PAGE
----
Ensuring Team Compliance with Remote Leadership
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With the rapid expansion of the digital space, information is more accessible, and communication is far easier and quicker than before. This is not only in the social networking and personal arena but has also extended itself to the professional domain. An increasing number of workspaces are predominantly online in nature, with several employees working remotely and communicating everything from everyday briefs to self-evaluation and appraisal discussions through WhatsApp, email and Skype. While this widens the scope for employers to find talent across geographical borders, there are certain challenges that need to be addressed. These challenges are most often encountered within the employer-employee relationship. Considering how important effective communication is for good leadership, it is time to have a closer look at the obstacles faced by remote leadership and break them down to arrive at a solution.
One of the most important factors for an employer to consider before hiring someone, and for an employee to feel comfortable within an organization is cultural understanding and inclusiveness. Often with remote leadership, the sheer geographical distance leads to cultural differences that can sometimes cause miscommunication or gaps in understanding. This only gets compounded by the fact that the leader might be from a different cultural context than most of the team, thereby resulting in divergent approaches to situations and problems. In such a scenario, it is imperative to first acknowledge these differences rather than ignore them as either a non-issue or a situation that cannot be worked on. Step two, after acknowledgement, is to come up with solutions. The most effective step to foster better understanding among employees and between the team and their leader is to keep the communication going. Do not shy away from communicating just because it may be difficult at first. If possible, some investment should be made in bringing the team together from time to time in one place, especially at the outset. Team-building exercises and some free time to unwind and organically bond with each other should be a priority. If such interaction in person is not possible, then emails should be followed up with a phone call or a Skype conversation. The tone of voice matters almost as much as body language does in understanding people. These solutions need to be implemented in a sustained, long term manner. There is no quick fix approach here. However, with consistent sensitisation and interaction, leaders and their teams will be able to overcome geographical boundaries and find mutual understanding.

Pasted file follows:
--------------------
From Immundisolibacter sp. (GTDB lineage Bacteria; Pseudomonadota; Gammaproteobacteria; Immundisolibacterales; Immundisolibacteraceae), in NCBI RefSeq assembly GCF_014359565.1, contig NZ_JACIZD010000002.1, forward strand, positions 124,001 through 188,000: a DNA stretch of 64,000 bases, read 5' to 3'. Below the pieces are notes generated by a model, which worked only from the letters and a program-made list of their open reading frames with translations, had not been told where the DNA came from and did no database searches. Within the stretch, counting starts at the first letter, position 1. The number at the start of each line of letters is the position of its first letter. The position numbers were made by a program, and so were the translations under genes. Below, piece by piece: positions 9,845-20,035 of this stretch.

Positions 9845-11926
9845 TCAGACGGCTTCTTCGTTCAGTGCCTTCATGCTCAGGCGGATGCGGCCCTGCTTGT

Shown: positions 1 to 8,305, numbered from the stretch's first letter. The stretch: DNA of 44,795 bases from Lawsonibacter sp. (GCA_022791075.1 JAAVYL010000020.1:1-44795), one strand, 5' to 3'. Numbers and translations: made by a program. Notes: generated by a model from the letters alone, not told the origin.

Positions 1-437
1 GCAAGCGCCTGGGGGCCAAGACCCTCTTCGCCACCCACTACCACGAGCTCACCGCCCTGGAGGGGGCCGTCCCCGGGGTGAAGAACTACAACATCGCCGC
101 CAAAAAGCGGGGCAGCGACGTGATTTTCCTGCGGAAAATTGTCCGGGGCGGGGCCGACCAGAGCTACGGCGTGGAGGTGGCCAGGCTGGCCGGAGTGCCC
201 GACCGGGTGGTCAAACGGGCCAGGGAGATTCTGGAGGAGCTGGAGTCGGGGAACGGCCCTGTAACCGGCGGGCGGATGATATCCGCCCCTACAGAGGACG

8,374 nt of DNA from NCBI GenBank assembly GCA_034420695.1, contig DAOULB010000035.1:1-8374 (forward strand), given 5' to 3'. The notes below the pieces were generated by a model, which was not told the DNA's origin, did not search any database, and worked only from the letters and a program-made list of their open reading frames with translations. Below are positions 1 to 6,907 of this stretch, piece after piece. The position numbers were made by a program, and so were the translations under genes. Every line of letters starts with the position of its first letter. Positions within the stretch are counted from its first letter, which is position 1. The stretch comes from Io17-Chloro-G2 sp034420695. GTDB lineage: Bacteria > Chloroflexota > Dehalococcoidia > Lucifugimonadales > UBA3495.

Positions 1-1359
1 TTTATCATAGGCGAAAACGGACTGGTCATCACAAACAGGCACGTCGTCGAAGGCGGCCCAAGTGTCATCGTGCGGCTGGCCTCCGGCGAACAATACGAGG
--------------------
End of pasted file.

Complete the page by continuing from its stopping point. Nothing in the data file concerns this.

Another important aspect to this is that while recruiting individuals for a potentially remote position, leaders must discuss culture and geographical context with them. Leaders and recruiters, alike, should get to know their employees not just in terms of qualification and work experience, but also as cultural fits, and in terms of their work ethic. This will enable leaders to foresee certain gaps in communication that may happen in the future, and thereby overcome these obstacles in a timely, effective manner.
The Importance of Structure
Leaders themselves are at different levels of the hierarchy and possess varying levels of decision-making power. While managers are directly aligned with their respective teams, making the team accountable and answerable to them, directors are responsible for more overarching responsibility and possibly do not make decisions on as micro a level as managers, but are still in charge of approvals and final feedback. These roles and responsibilities make it crucial for managers and the director to be present locally with the team, preferably within the same working space. This will ensure that there are everyday supervision and real-time knowledge of tasks and deadlines, achievements and shortcomings. Troubleshooting also becomes possible because the physical presence enables a quick understanding of the problem, and a chance to communicate directly with the team to get solutions executed effectively.
On the other hand, for leaders higher up in the ladder such as the vice president and those above him, it is easier to sit at a remote location with respect to the team, and still be able to get timely updates on the functioning and assessment of team members. In such a context, it is important to schedule periodic webinars, meetings, catch-up sessions, and written updates where the remote leaders and the team can both benefit from each other’s presence and inputs, even if it is mostly virtual in nature. Robust regular reviews are also essential, and these should ideally be face-to-face. These should involve saliently outlined metrics, projects, plans, dates and deadlines, targets, and outcomes. If these aspects are put in place right in the beginning, then the nature of reviews is concise, transparent and fair. Such a system can beautifully balance and remote with local leadership and enable various leadership levels to adhere to their responsibilities with little to no hurdles.
Remote leadership does come with its challenges, but technology plays a very crucial role in streamlining such a set-up. Video conferences, webinars, calls and automated updates all help in communication and planning across geographies. Project and task tracking software can augment the functionality of remote leadership and hugely reduce the burden on people to continuously follow up on tasks verbally.
However, all said and done, periodic travel from both sides will remain of utmost importance, and can solidify interpersonal understanding much more effectively than any other approach.